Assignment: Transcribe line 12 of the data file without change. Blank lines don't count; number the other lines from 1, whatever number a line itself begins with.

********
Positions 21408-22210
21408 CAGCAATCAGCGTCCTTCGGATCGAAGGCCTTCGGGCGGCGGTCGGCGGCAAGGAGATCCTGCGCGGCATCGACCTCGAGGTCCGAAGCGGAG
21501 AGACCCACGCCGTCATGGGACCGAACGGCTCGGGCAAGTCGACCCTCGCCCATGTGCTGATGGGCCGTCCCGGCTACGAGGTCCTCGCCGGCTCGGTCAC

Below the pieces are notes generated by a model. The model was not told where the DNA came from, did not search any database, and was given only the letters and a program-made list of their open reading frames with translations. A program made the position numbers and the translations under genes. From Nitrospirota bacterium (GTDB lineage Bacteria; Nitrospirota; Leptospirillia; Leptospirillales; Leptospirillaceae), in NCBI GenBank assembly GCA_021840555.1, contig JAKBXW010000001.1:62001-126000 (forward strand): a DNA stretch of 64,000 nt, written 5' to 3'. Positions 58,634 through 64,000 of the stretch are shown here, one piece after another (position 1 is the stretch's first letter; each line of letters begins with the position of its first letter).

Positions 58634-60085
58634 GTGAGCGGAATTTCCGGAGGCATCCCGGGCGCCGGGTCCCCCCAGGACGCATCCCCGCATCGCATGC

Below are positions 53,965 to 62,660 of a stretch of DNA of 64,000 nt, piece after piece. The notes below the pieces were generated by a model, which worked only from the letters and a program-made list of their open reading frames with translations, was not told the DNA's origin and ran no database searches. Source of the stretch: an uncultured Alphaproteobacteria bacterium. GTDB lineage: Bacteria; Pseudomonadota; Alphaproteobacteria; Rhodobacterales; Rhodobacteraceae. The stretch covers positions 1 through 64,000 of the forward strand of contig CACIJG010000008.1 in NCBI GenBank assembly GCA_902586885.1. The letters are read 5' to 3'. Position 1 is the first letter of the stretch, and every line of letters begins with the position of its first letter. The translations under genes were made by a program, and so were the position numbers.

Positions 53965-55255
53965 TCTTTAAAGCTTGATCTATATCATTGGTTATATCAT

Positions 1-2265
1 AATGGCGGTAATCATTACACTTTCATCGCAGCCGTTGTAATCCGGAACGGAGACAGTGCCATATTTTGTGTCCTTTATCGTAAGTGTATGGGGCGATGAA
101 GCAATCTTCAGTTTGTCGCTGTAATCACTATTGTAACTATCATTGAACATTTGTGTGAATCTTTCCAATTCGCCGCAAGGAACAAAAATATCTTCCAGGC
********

101 GCAATCTTCAGTTTGTCGCTGTAATCACTATTGTAACTATCATTGAACATTTGTGTGAATCTTTCCAATTCGCCGCAAGGAACAAAAATATCTTCCAGGC